The challenges younger generations face today can at times feel overwhelming. Often the source of responsibility is pointed at older generations who are presumed responsible for the mess younger people now have to deal with. I believe “blameworthiness” is an undercurrent that contaminates, rather than enlighten our ability to understand the dynamic of age cohorts sharing the contemporary at different phases of their lives. Instead of looking for dynamics in complex systems, scapegoating offers a more direct relief for frustrations. However, holding entire groups of people responsible for a harm presupposes that moral agency can be assigned to groups, which is at best philosophically problematic. I think this is why I think it is misplaced to hold groups based on nation, ethnicity, – even generations – responsible for global problems. Blaming older individuals based on vectors of real or perceived injustices overshadows the upsides of unprecedented opportunities younger generations might enjoy that were not available to their predecessors. In other words, the blame game often leads to a comparison of apples and oranges which is not very fruitful despite the pun.
I don’t mean to deny that some behaviors are more typical for one age group than another as the sum effect of individuals belonging to this group. In fact, I think this is precisely what feeds the inertia that makes us inadvertently cause future harm by not changing our behaviors even when we know the consequences are negative. The problem we are dealing here with is “” as well as “ .” E.g. if many individuals in a particular time period dump non-degradable waste in frail ecosystems, each small load might seem innocent at the moment, but will cause massive harm later. The incentives to change aren’t strong or clear enough. It’s an irony that the same dynamic that causes groups to perpetuate their “bad habits” is the same that makes it difficult to ascertain specific responsibilities later. If we do hold an entire group accountable, we risk including many people who had nothing to do with the damage or who even tried to combat it. As time progresses and the consequences of these actions become more urgent, laws or sanctions might come around, preventing younger generations from perpetuating the same behaviors. So in this case older generations got to enjoy undue privileges (if dumping trash is a privilege!), that younger generations can’t or won’t use for legal or moral reasons. But along with the changes in behavior there is usually also a change in time-contextual conditions and moral imperatives which we often overlook.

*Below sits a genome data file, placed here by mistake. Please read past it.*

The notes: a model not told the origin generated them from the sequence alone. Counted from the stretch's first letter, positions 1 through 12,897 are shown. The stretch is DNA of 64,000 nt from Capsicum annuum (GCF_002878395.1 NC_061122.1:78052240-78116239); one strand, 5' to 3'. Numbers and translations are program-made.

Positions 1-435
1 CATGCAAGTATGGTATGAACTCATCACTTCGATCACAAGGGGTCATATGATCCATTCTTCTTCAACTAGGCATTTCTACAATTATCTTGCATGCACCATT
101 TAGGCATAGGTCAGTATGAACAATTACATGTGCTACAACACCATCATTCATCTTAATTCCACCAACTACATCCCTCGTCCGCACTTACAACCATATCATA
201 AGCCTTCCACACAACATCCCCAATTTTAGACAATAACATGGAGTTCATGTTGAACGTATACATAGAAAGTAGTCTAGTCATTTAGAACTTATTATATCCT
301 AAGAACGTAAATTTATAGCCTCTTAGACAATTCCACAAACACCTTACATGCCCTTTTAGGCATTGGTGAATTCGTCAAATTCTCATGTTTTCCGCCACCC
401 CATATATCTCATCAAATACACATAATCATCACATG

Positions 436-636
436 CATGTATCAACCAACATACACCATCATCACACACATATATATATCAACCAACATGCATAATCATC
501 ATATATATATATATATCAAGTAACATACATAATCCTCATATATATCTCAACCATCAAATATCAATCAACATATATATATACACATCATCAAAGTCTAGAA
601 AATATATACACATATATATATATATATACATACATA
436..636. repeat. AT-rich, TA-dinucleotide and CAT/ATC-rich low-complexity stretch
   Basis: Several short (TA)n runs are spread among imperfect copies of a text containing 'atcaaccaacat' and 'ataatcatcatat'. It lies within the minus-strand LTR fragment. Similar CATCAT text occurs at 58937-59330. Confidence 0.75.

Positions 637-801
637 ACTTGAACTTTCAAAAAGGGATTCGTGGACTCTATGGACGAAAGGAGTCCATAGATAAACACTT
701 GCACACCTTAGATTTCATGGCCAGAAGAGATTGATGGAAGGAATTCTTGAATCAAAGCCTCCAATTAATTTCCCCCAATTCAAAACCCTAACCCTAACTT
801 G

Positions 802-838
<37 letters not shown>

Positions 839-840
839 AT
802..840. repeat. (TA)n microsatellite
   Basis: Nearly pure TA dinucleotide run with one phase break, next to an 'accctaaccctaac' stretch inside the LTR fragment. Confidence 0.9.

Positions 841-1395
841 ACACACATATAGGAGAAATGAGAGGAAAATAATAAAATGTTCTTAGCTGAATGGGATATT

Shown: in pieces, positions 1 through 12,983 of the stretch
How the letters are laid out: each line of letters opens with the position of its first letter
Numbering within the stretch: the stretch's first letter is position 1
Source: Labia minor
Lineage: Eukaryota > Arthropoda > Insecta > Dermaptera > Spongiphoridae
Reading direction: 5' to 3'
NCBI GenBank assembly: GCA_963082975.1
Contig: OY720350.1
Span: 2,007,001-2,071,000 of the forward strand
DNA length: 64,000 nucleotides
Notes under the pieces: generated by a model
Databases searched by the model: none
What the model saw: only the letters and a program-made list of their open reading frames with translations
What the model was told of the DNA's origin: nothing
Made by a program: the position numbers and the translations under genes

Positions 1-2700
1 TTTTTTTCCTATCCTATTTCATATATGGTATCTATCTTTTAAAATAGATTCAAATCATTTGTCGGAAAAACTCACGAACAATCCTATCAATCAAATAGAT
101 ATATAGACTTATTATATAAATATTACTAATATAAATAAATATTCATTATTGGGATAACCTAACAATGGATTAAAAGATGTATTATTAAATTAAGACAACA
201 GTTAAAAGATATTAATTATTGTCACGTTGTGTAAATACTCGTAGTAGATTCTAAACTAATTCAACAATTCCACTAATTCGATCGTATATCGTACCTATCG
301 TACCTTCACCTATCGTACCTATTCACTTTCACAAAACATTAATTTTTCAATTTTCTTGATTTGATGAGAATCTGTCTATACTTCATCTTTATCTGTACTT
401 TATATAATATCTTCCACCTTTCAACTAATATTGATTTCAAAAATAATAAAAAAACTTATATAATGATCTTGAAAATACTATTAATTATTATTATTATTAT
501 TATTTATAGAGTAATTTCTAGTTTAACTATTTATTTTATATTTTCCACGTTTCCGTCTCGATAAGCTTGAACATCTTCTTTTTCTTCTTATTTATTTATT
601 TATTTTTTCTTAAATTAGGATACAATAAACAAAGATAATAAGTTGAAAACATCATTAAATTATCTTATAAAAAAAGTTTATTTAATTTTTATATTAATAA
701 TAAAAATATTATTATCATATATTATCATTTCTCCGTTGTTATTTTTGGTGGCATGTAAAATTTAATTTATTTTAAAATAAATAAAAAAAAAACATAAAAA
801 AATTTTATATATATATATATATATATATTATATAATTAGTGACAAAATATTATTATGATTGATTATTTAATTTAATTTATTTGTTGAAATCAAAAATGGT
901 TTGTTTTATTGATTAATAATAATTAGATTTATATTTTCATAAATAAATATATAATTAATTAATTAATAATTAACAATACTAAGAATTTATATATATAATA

The paragraphs above do not mean that “blameworthy” historical events hasn’t happened in some time periods more than others. It’s just that we can’t accuse whole generations for it because we wouldn’t be able to measure the weight of responsibility at the individual level. Michael Shkreli is a millennial, but it’s not millennials’ fault that AIDS patients no longer can afford their medicine.
But unfortunately, I think we will still deal with the generational blame game, so I will mention a few things that I think younger generations will blame us for, deserved or not:
- Building entire infrastructures around fossil fuels which cause pollution and climate change
- Putting them through an antiquated educational system based on high-stress learning and standardized testing of memorized facts while failing to teach them critical thinking skills, creativity, adequate computer skills (especially coding and data mining) and entrepreneurialism.
- Making education and healthcare unaffordable
- Failing to quickly enough adapt our institutions to the Fourth Industrial Revolution with the consequences that we: 1) train kids for jobs that are destined to be taken over by AI. and, 2) allow markets to become extremely asymmetrical and in effect monopolized by a few digital platform companies based mostly in Northern California.
- Failing to do enough to protect their digital reputation, data privacy and cybersecurity.
- Allowing crisis to escalate in war-torn and depleted regions and antagonism among young people to fester to the point where we have chronic terrorist attacks and millions of uprooted people on desperate migratory journeys.
- Not solving the water crisis
The only way out of this is for all generations to work together. Because all generations bring a specific set of values and insights to the table – often wisdom and past experience from the elders and innovation and new thinking from the younger. This is closer to what could be called “generational anthropology” and is the opposite of ageism.
This article was first posted in response to a A2A question on Quora.